PSD2 is the principal European regulation for electronic payment services. It is the second iteration of the Payment Service Providers Directive created in 2007 and the main differences to the first one are:
- Consumer protection and security in the payments market
- Boost competition, innovation and expedite the development of new payment methods
These two changes immediately affect customer authentication processes and third-party access to consumer accounts. To increase consumer protection, the regulation mandates stronger requirements for online transactions, introducing initiatives such as multifactor authentication (MFA).
On the competition and innovation front, the use of application programming interfaces (APIs) opens up the floodgates of access to information by third-party providers. Given customer consent, Third-Party Payment Services Providers (TPPs) can access information and build new payment solutions.
The European Banking Authority (EBA) established an industry working group on Application Programming Interfaces to identify roadblocks and challenges that emerged as the industry was gearing up to adopt the new regulation.
Now, let’s do some housekeeping and define a few terms that are frequently used in the PSD2 regulation. Two new types of TPP’s have been defined:
What are Payment Initiation Services Providers (PISP)?
Payment Initiation Services (PIS) is what we know as online payments. It’s the process of inserting our banking credentials to complete a purchase. What’s the relationship between PIS and PSD2, you might ask?
Although payment initiation services already existed before the PSD2 Directive came into full effect, the directive has opened up the competition playing field. Banks are obliged to open their customers’ data up to third parties, upon customer request, meaning PIS can be utilized by more market participants.
These new players act as intermediaries between financial institutions and merchants and allow the issuance of direct transfers given that authorization by customers has been granted. Payment Initiation Service Providers (PISP) initiate payment transactions at the request of the consumer from an account held by the consumer at another payment service provider.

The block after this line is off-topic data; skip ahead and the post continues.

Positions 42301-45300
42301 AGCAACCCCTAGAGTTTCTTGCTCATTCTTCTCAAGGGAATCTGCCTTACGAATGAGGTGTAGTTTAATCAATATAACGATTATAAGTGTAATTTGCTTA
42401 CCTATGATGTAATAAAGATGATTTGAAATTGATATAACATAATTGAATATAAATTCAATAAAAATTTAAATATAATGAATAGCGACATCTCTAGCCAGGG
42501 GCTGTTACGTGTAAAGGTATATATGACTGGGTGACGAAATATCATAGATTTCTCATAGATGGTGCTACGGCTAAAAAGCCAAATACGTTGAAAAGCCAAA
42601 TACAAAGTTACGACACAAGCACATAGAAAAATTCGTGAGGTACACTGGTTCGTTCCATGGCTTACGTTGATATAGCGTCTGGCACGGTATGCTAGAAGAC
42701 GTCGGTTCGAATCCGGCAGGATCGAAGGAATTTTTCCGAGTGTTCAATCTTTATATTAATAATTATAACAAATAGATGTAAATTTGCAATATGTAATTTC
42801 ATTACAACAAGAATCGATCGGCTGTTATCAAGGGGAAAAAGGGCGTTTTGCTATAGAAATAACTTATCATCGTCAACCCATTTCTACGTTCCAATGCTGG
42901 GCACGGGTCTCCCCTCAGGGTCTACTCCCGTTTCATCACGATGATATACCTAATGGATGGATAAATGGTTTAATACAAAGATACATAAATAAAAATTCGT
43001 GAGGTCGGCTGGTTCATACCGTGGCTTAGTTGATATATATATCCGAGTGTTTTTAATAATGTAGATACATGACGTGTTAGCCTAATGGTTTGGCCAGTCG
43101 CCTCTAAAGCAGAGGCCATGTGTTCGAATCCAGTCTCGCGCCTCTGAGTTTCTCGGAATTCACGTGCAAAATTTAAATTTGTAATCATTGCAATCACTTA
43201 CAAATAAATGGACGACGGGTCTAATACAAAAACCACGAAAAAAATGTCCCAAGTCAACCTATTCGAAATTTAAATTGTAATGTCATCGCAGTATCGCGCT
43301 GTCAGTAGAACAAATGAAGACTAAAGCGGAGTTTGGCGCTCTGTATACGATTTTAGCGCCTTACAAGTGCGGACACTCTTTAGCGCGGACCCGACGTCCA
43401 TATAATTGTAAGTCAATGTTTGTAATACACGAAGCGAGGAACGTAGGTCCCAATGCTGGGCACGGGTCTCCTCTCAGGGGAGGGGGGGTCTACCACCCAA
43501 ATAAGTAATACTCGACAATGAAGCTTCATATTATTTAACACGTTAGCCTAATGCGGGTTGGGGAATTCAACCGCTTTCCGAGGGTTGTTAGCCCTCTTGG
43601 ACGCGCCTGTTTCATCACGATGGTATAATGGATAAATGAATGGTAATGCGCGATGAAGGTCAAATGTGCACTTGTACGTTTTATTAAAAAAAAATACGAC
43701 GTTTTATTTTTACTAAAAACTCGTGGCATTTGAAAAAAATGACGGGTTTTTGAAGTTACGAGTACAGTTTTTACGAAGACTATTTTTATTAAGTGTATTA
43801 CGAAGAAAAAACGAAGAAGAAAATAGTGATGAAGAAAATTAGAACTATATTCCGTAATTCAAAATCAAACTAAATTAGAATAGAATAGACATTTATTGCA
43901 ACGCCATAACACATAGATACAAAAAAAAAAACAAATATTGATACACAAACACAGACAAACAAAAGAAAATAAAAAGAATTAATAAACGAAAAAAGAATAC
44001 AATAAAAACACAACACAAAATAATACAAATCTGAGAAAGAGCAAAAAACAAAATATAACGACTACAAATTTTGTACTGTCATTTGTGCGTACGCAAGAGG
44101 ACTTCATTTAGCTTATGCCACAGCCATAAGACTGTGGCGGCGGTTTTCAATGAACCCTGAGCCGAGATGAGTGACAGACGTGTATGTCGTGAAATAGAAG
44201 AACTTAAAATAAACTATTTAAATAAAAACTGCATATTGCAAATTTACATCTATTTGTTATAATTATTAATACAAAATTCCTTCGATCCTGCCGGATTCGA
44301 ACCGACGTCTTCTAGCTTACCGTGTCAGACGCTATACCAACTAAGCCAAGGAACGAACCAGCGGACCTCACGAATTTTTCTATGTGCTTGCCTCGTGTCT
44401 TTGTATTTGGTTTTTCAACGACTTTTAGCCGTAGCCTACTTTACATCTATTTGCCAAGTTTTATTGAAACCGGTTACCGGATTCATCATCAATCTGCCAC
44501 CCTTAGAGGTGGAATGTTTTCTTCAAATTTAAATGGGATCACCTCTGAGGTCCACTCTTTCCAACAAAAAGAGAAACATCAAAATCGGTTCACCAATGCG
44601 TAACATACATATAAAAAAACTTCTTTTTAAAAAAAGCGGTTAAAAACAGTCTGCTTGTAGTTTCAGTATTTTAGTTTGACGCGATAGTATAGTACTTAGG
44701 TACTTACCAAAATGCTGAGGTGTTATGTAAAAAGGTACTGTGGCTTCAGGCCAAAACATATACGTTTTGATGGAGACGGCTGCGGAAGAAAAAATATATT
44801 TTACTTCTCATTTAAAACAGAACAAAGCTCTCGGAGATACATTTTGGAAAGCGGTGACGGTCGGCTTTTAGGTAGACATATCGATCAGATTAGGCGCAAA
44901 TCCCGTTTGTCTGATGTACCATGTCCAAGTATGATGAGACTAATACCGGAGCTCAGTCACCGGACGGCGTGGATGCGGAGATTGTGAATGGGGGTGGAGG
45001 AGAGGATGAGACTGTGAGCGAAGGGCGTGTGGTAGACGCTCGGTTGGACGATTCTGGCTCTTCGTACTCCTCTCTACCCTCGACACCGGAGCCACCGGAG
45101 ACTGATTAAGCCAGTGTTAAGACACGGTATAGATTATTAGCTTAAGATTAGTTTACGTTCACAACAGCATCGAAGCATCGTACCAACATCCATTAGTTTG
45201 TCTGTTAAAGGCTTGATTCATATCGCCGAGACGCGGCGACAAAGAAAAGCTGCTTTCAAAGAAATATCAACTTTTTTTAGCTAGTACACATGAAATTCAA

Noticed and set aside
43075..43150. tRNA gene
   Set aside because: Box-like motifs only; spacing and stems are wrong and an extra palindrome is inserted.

What are Account Information Services Providers (AISP)?
Account Information Services (AIS) are one of PSD2’s foundational pieces, enabling businesses and consumers to share their data with third-party providers. AIS is primarily used for dissecting, analysing, and exploring data sets such as transactions, balances, direct debits, and standing orders, to provide valuable and actionable financial insights.
Account Information Service Providers (AISP) offer online services which can provide a consolidated view of a consumer’s payment accounts.
How are APIs important for the enforcement of PSD2? What’s their purpose?
Application programming interfaces (APIs) allow users to exchange data in a secure and controlled environment, which is one of the core pillars of the PSD2. Apart from the obvious functionality of transferring data and enabling the sharing of payment account information between third-party providers, it can also be a new way to create new revenue streams.
It opens doors for options like integrations, payments gateways, reports, and more.
PSD2 regulation Timeline
The PSD regulation dates back to 2007, and what started as a proposal is nowadays the law governing e-commerce in Europe.
- November 2007: The Payment Service Providers Directive (PSD), came into place seeking to create a single payment market in the European Union to promote innovation, competition, and efficiency in the EU.
- July 2013: The European Commission publishes its proposal to create the second PSD.
- October 2015: The European Parliament approves the European Commission's proposal to create a new directive regarding safer and more innovative payment services.